Fredericton / News / Police blog

How to protect yourself during tax season

March is Fraud Prevention Month in Canada. 

As the month comes to an end and the tax filing deadline approaches, Fredericton residents are encouraged to protect themselves from tax fraud.  

The Canadian Anti-Fraud Centre manages the central database for thousands of fraud complaints each year. It is jointly managed by the Ontario Provincial Police, the RCMP and the federal Competition Bureau. Investigators across the country rely on its vast stores of data to compare notes on mass-marketing fraud and online scams. In 2017 alone, the Centre recorded cases involving $99 million in loses due to fraud ranging from phishing attempts to extortion.  

“Fraud Prevention Month is a good opportunity for us to educate Canadians about the dangers of fraud and to provide them with adequate information on the subject,” says Sgt. Marie Damian, spokesperson for the Royal Canadian Mounted Police in Ottawa. “Canadians have lost record amounts of money to tax related scams in the past year. Although our collective efforts have contributed to the dismantling of several fraudulent call centers, we must remain vigilant. Fraudsters are constantly coming up with new tactics and scam variants to lure in their victims.”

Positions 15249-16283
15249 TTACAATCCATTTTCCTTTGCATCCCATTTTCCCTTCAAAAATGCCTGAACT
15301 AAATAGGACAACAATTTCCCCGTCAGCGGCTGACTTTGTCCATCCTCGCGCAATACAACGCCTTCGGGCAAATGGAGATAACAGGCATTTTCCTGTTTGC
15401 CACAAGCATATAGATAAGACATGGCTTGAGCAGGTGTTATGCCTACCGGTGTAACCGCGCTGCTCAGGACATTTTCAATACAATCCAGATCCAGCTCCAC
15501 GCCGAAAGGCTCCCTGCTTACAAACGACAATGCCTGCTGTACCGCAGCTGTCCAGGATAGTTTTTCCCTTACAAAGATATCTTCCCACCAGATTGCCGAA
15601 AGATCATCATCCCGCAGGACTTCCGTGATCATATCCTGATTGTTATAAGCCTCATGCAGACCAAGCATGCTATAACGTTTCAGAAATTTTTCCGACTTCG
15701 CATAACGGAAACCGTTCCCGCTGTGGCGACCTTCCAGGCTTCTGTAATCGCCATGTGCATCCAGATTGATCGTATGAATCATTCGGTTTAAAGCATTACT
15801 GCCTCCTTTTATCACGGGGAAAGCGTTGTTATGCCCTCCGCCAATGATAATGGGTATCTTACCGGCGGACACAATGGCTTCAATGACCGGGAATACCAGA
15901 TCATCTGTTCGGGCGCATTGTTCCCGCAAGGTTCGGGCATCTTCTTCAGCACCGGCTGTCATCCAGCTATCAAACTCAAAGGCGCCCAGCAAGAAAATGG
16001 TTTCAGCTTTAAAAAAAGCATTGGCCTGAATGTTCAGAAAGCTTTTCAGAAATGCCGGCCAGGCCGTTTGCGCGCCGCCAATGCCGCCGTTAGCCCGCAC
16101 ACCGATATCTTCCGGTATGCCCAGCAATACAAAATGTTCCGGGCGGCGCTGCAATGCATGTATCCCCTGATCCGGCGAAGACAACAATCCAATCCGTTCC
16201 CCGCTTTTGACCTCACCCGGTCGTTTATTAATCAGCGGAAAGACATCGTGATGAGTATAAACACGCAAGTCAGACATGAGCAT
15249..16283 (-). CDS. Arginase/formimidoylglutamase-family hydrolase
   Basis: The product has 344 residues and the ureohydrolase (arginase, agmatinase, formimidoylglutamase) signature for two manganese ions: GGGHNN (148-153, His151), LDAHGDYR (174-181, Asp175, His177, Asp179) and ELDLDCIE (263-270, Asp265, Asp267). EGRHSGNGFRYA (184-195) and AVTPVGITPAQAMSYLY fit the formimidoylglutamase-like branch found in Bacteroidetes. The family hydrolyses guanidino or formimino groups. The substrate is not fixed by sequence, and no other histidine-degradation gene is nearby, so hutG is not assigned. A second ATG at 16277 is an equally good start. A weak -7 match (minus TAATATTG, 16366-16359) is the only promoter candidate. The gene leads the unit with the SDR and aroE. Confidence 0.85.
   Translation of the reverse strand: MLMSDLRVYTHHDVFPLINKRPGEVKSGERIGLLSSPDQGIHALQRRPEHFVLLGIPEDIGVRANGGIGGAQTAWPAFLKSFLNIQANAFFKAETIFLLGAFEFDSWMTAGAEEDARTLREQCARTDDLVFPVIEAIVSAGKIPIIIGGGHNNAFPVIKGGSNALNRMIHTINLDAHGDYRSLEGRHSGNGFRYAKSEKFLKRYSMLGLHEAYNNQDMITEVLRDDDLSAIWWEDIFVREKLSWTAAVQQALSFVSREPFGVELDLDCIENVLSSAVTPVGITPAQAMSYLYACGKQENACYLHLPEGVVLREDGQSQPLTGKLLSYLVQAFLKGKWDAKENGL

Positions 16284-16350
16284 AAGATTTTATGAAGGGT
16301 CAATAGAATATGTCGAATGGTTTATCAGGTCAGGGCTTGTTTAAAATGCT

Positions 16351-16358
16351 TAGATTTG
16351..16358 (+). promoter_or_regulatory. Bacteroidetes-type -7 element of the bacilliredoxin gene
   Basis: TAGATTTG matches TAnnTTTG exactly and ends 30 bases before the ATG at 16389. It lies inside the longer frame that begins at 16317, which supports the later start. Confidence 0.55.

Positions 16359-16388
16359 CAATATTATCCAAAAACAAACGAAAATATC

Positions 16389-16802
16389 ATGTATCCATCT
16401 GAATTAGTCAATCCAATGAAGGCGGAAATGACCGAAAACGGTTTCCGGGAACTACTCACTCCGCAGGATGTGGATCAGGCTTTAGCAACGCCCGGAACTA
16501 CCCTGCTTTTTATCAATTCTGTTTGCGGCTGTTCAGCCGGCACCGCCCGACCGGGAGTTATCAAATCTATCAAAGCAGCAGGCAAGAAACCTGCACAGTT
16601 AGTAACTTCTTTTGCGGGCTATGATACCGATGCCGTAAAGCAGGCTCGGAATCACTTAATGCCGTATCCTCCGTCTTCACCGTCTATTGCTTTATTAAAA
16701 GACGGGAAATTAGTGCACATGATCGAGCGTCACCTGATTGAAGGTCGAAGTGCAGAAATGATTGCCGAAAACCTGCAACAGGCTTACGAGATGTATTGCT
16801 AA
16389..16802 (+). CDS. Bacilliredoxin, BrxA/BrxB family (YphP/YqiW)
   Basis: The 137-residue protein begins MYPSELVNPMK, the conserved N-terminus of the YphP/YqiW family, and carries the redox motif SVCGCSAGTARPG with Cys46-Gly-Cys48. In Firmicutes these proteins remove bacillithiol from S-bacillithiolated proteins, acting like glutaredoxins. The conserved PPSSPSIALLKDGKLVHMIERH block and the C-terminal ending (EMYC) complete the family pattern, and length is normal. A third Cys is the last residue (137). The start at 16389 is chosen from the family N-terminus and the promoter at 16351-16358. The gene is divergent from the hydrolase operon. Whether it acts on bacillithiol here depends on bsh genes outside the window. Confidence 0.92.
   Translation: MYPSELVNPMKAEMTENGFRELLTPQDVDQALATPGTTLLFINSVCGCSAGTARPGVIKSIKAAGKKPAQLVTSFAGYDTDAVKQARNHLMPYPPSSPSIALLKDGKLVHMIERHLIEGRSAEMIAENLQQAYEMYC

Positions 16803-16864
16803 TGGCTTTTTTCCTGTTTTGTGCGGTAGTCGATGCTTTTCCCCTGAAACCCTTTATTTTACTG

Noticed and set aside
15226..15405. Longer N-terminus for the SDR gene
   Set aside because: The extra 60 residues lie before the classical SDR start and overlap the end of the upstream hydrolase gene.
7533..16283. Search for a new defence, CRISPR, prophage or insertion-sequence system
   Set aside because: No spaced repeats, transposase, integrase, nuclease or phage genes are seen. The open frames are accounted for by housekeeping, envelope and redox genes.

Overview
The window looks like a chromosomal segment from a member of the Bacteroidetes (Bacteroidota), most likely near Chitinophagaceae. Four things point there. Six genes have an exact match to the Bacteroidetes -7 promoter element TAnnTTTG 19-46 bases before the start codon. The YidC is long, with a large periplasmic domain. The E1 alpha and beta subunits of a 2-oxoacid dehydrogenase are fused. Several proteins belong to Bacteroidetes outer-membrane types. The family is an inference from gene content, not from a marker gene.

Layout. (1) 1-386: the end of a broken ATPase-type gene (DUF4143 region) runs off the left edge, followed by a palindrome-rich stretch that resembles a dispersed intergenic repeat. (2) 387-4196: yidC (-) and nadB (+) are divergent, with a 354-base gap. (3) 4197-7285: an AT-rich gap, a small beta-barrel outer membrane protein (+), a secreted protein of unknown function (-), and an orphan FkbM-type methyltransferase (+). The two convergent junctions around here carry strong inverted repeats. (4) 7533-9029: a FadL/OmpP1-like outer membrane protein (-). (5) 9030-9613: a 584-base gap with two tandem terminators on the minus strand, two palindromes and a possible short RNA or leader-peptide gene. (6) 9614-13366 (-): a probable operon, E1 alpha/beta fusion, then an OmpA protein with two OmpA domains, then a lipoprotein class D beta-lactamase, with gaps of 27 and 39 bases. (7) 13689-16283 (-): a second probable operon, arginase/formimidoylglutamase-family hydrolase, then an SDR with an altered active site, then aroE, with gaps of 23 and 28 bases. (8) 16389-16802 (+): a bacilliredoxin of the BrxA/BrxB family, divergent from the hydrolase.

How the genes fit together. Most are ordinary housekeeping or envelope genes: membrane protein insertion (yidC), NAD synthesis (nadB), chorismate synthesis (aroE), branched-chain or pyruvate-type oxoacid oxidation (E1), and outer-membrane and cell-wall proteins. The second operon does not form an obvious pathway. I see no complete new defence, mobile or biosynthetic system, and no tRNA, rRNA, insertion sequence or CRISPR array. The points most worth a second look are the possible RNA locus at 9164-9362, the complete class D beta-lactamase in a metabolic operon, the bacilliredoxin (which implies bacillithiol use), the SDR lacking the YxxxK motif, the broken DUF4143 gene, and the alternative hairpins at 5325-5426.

According to the Canada Revenue Agency (CRA), there are many types of tax fraud ranging from telephone scams to websites that steal personal information. Many fraudsters will send communication claiming to be from the CRA requesting personal information like a social insurance number, credit card number, bank account number or passport number. This communication will often claim they are requesting information because of a tax refund or tax debt. 

“If you have any doubts about a tax related call, email or text message, do not provide any personal or financial information,” says Damian. “Before taking any other action, confirm your tax situation with the Canada Revenue Agency at 1-800-959-8281, or through one of the CRA's secure portals.”

For more information on how to avoid scams such as tax fraud, please visit the Canadian Anti-Fraud Centre website at